My Helios were a prime example of Technogaianism, Postgenderism, Immortalism and Abolitionism. I just didn't realize it at the time. Rather than being Democratic Transhumanists they were Anarchic Communist Transhumans, but that's beside the point. Mind-uploading for the purpose of immortality is part and parcel to some ideas of transhumanism (although I didn't use mind-uploading with the Helios; I knew about it at the time, but I couldn't fathom what it was - I was only 18 when I created this race. I could be forgiven for being ignorant about these concepts, back in 2004, when the world was going backwards and Bonzo the Monkey Bush II was in office.)

Ah, but there's quiet a few ethical concerns that go along with transhumanism. The one that I've found more than anything is the idea of "playing God," or "Playing with things we don't understand," to which I respond "If God was truly all powerful, how can we be playing God? We aren't all powerful. If we're stepping on God's toes, it's his own damn fault for giving us the stuff to do it to begin with." As for the "playing with things we don't understand" - obviously we understand them, otherwise I wouldn't be sitting here going on at length about them. More serious objections are about the nature of the "Self" and the "I" - which gets really, really messing when you start talking things like Mind-Uploading and "Forking" - a term used in EP to describe an individual who makes copies of themselves, uploads those copies in different bodies, and then merges those copies sometime in the future. Other concerns are geared towards forced Eugenics, which is a very real possibility given the technology at hand (are we helping deaf people by making it so they aren't deaf anymore? Ask the deaf community what they'd think about that - of course, AR, or Augmented-Reality, would fix being deaf anyway. At least, until you dropped out of AR), and then there's Existential Threats, aka the Terminator Argument. It's formally called the "Gray Goo" argument until those making it realized that Thermodynamics has nothing but HAET for self-replicating nanoswarms as detailed in that particular argument.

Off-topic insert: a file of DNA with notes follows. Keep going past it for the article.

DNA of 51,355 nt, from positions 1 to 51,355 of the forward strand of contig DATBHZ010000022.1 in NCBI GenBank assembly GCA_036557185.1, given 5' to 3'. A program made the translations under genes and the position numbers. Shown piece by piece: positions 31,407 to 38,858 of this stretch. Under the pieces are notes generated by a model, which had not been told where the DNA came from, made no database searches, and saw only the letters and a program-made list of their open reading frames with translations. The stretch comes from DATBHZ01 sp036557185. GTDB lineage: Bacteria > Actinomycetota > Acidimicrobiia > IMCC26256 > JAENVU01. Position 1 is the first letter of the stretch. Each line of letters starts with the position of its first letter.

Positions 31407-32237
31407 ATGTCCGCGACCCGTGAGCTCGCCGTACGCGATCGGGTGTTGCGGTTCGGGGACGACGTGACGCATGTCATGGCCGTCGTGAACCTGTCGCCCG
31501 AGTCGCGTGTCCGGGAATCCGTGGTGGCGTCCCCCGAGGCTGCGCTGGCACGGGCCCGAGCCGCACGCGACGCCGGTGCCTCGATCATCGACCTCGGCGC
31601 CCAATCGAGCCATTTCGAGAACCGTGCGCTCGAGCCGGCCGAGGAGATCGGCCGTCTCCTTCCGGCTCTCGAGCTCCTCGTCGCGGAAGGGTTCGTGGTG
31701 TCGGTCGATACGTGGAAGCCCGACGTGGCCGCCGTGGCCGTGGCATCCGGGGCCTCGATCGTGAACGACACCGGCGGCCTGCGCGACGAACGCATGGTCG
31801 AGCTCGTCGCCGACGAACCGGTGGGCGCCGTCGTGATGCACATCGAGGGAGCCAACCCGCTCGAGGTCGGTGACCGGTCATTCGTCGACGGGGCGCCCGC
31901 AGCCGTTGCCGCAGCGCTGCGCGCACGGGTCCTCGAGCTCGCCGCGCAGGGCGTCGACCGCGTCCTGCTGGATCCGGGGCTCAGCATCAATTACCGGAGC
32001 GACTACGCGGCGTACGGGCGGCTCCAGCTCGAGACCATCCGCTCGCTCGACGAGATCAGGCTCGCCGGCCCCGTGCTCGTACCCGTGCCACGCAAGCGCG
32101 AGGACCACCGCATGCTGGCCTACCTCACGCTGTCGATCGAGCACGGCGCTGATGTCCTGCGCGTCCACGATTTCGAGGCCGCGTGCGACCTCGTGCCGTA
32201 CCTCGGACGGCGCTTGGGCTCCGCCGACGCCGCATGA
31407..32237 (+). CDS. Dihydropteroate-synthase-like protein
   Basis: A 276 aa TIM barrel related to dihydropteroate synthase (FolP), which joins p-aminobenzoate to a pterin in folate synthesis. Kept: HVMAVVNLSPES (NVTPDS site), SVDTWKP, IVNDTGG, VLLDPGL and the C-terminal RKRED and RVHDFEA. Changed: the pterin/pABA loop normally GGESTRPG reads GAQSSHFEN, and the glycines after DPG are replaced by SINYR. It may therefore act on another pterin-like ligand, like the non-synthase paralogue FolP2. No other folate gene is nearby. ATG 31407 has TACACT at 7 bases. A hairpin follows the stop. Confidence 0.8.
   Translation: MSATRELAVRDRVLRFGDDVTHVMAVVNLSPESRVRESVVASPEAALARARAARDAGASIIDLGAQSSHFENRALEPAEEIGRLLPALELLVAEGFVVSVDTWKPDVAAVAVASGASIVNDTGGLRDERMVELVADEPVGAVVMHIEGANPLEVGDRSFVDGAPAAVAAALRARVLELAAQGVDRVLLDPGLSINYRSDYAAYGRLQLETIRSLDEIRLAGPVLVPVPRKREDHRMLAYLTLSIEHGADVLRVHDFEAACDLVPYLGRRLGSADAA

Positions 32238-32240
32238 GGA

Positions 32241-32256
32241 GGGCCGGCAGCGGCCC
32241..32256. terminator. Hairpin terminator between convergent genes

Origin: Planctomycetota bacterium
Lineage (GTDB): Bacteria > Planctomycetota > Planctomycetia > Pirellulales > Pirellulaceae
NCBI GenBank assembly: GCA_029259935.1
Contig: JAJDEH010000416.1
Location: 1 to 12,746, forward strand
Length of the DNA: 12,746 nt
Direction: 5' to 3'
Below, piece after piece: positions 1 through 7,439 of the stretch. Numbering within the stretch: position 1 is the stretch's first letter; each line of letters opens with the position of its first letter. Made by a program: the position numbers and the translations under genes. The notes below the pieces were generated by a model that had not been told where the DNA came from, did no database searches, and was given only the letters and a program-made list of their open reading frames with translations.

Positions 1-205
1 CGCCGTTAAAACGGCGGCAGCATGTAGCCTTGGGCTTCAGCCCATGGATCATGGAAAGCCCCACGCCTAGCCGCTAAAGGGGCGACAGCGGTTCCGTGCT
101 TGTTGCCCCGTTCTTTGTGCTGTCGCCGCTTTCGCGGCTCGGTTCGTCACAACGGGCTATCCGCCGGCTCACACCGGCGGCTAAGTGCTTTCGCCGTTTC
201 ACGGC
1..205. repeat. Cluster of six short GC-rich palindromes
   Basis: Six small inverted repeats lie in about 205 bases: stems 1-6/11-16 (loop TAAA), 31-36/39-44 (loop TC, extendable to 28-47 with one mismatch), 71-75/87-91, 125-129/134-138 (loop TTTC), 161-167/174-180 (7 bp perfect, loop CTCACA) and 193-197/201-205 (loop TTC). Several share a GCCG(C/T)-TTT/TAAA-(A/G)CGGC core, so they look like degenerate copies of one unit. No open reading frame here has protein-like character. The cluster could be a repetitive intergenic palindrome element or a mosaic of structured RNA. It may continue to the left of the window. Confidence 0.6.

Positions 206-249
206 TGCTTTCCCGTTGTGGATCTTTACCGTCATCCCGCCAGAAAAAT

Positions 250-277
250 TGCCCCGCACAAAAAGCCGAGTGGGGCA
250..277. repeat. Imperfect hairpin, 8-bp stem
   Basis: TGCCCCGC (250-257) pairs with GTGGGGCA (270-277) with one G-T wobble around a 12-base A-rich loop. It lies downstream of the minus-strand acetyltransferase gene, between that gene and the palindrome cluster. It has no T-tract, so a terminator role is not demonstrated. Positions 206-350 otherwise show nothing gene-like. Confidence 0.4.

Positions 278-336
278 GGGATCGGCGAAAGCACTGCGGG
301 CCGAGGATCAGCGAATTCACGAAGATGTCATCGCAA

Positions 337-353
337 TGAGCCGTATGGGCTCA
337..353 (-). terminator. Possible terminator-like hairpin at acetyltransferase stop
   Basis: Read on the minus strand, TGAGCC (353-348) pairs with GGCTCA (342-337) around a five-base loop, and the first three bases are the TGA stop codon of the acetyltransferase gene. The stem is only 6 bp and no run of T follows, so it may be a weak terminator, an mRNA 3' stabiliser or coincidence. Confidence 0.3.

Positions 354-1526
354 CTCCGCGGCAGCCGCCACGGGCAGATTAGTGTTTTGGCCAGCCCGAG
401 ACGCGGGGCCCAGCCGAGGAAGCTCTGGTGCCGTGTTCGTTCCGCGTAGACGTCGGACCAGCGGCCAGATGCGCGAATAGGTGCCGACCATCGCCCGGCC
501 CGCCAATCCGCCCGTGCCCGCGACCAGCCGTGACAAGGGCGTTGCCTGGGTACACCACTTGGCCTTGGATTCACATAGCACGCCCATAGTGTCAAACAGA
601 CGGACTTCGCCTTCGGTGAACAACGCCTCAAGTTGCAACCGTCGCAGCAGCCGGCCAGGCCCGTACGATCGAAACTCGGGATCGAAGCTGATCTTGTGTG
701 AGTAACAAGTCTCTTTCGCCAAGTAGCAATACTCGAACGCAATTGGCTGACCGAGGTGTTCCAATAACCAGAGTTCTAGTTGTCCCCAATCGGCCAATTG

The only two I see being any real problem or posing any real ethical issues are the Eugenics argument (what constitute 'helping' others?) and the Existential Threat argument (Oh sure, self-improving hard AI would be nice, but you better damn well make sure you've socialized it to be human, first.) I laugh at the whole 'hubris' thing, because that's what the romantics have been saying since day one, (man is too arrogant, we'll never fly! Man is too arrogant, we'll never fly in space! Man is too arrogant, we'll never create life! Man is too arrogant, we'll never have indoor plumbing!) and really, it's static that you learn to tune out. The other two, and the whole concept of self and all of the ontology and identity problems raised by mind-uploading and forking - what does happen if someone makes a copy of your back up and downloads you into a different body? Does that mean there's two of you running around? See the Ship of Theseus and it's variants, grandfather's ax and for those folks in the UK, Trigger's Broom. How much of something do you replace before it's not that something anymore?

I don't foresee any of those ethical concerns being solved anytime soon. However, technology will improve and who knows... maybe someday, in the far, distant future, my Helios will become a reality.